Only two women have ever raced in an F1 world championship grand prix. Maria Teresa de Filippis contested five races in the 1950s, before fellow Italian Lella Lombardi enjoyed the longest F1 career for a female driver, making 12 starts between 1974-1976. 

Lombardi is the only female driver in history to have scored points in F1, finishing sixth at the 1975 Spanish Grand Prix. 

The all-female W Series that launched in 2019 joined F1’s support bill last year and aims to help woman move up the junior ladder, while Alpine recently launched a new Rac(H)er programme in a quest to find a future female F1 driver. 

“It’s a point that we’re really working on because we believe it’s really crucial in this moment to try to give the maximum possibility to women to come to F1, and this something we’re totally dedicated too,” said Domenicali. 

“We are very happy with the collaboration with Formula W [W Series]. But we believe that in order to be able to give the chance to girls to be at the same level of competition with the guys, they need to be more or less at the same age where they can fight on the track at the level of F3 and F2. 

“So we are working on that in order to see what we can do in order to improve the system, and you will soon see some action. 

“Realistically speaking, unless there is something like a meteorite coming into the Earth, I don’t see a girl coming into F1 in the next five years. That is very unlikely.

“We want to build up the right parameters with the right approach, step-by-step, in order for them to start racing against the guys at the right age, with the right car. That’s really what we are working on.”

The future of the Belgian GP and the F1 calendar 

Domenicali also provided an update on plans for the 2023 F1 calendar and hinted that the Belgian Grand Prix could retain its place. 

The deal for the race at the legendary Circuit de Spa Francorchamps is due to expire at the end of this year, and Belgium looked set to drop off the schedule in 2023. 

However, Spa could remain if other races on the planned 24-event calendar fall through, with the proposed return of the Chinese Grand Prix hinging on COVID-19 restrictions in the country. 

“As you can imagine I cannot comment too much on that, because there is respect of discussing and formalising through the World Motor Sport Council with the FIA,” Domenicali said. “You never saw something [from] me saying that Belgium will be the last year.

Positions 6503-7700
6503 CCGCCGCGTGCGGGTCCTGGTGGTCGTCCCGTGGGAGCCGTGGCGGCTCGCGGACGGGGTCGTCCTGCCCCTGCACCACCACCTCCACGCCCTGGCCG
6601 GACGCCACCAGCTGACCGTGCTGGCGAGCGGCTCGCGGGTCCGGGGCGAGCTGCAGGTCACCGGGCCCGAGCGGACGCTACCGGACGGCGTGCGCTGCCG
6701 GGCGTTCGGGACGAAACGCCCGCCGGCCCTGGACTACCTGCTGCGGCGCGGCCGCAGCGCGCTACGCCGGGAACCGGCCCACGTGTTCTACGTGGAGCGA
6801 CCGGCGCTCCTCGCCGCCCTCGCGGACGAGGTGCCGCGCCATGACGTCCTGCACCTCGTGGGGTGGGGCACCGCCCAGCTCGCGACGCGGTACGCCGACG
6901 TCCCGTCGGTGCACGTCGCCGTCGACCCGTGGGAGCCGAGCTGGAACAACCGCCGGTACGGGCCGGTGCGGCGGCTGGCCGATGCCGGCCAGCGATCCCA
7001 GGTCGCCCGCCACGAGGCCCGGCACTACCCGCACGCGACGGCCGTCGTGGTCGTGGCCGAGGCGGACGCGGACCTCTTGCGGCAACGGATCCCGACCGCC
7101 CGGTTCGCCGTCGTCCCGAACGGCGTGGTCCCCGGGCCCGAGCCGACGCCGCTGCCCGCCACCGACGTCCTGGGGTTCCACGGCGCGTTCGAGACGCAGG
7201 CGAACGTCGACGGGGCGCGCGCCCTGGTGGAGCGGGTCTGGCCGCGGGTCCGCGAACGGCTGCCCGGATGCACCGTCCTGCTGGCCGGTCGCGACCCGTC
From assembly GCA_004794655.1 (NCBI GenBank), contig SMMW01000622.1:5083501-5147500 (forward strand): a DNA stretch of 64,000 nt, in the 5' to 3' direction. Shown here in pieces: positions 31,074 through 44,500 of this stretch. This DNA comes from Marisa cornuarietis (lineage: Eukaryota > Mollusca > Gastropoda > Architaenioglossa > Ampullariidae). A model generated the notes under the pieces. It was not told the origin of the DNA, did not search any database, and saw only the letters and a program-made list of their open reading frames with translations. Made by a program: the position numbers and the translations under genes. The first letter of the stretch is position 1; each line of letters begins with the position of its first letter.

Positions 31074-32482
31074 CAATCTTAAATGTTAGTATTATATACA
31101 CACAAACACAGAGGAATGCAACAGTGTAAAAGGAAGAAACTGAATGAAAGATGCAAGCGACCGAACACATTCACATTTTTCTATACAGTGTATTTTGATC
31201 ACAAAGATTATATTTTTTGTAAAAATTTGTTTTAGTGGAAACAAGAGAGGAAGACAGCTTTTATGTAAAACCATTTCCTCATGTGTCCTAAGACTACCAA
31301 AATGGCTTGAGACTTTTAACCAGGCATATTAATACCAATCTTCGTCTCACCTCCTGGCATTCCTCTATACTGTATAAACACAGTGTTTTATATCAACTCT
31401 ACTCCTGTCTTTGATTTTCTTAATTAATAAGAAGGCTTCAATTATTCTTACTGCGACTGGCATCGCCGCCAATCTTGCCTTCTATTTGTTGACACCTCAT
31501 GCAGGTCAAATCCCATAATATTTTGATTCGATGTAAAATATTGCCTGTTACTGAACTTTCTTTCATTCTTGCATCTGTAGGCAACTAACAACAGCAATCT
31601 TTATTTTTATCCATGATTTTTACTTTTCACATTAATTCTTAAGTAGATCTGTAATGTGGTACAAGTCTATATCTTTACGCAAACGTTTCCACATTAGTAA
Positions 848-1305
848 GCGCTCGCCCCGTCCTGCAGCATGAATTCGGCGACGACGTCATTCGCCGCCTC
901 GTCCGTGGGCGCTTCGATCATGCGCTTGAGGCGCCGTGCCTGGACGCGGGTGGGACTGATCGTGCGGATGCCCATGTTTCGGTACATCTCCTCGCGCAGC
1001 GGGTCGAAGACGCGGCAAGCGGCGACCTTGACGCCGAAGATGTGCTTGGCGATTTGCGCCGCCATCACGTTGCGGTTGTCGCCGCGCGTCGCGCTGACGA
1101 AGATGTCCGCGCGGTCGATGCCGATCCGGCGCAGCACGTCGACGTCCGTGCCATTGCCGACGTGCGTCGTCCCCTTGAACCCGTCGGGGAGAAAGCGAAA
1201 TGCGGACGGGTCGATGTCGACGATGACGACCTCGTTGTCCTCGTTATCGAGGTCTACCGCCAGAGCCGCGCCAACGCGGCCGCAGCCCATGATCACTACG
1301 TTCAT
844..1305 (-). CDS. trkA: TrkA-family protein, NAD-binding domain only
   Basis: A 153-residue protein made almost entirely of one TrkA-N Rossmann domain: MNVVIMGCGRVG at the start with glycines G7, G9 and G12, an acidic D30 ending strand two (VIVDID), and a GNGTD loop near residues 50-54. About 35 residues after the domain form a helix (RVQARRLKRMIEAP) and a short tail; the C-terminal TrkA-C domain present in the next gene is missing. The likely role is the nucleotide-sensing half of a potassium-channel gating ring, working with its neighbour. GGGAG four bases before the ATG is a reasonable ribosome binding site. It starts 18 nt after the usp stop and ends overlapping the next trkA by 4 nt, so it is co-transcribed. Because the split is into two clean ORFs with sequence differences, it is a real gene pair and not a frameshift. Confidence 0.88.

“I would be prudent on that comment, I would say, I would be very prudent. That's the only thing I would say. It's true that we are working and discussing with other promoters to see if they're ready for a full commitment already.

“There has been always a point that we have discussed to find the mix of the races where we're going to have at least one-third in Europe, one third in the Far East area, and the other one in the Americas and Middle East. So we want to be balanced.

“Of course, we're talking about a business where investment, the financial contribution, is very important, but we have always said that the traditional races, the races that we know they cannot bring the money that the others are bringing, have a full respect from us.

“So you will see that this will be respected also, not only this year, but also in the future. With Belgium, discussions are still on.”

Domenicali confirmed that F1 is in discussions to revive the South African Grand Prix at Kyalami, but did not say whether the race would join the calendar in 2023 or 2024. 

"I always said we want to have a race in Africa and today the most likely place to have a race in Africa is South Africa," he said.

"Discussions are going on. As you can imagine, when we are talking with new promoters and when we are looking for a very solid and clear long-term commitment, it is taking time. 

“I think we will clarify this situation in the next days, but for sure, the commitment to being in Africa is one we want to take, but we want to take it right.

"The evolution of the calendar will be defined in the next couple of weeks maximum.